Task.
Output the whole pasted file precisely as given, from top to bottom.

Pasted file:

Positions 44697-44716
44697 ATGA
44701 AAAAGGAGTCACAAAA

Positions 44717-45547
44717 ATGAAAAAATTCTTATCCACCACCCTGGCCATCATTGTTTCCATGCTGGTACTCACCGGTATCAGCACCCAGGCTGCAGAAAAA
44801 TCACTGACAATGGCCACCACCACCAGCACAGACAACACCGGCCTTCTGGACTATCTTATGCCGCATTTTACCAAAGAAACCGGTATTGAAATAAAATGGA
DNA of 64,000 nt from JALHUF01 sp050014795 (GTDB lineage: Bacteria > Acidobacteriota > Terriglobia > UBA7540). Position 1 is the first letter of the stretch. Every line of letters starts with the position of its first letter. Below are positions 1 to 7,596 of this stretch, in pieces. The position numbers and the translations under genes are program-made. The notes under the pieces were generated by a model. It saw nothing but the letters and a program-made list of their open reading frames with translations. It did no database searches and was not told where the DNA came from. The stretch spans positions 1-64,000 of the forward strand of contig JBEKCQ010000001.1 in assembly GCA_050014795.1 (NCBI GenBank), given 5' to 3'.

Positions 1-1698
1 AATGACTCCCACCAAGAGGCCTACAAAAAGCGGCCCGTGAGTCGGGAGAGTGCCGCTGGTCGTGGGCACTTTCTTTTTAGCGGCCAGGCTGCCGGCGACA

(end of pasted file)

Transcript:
Positions 44697-44716
44697 ATGA
44701 AAAAGGAGTCACAAAA

Positions 44717-45547
44717 ATGAAAAAATTCTTATCCACCACCCTGGCCATCATTGTTTCCATGCTGGTACTCACCGGTATCAGCACCCAGGCTGCAGAAAAA
44801 TCACTGACAATGGCCACCACCACCAGCACAGACAACACCGGCCTTCTGGACTATCTTATGCCGCATTTTACCAAAGAAACCGGTATTGAAATAAAATGGA
DNA of 64,000 nt from JALHUF01 sp050014795 (GTDB lineage: Bacteria > Acidobacteriota > Terriglobia > UBA7540). Position 1 is the first letter of the stretch. Every line of letters starts with the position of its first letter. Below are positions 1 to 7,596 of this stretch, in pieces. The position numbers and the translations under genes are program-made. The notes under the pieces were generated by a model. It saw nothing but the letters and a program-made list of their open reading frames with translations. It did no database searches and was not told where the DNA came from. The stretch spans positions 1-64,000 of the forward strand of contig JBEKCQ010000001.1 in assembly GCA_050014795.1 (NCBI GenBank), given 5' to 3'.

Positions 1-1698
1 AATGACTCCCACCAAGAGGCCTACAAAAAGCGGCCCGTGAGTCGGGAGAGTGCCGCTGGTCGTGGGCACTTTCTTTTTAGCGGCCAGGCTGCCGGCGACA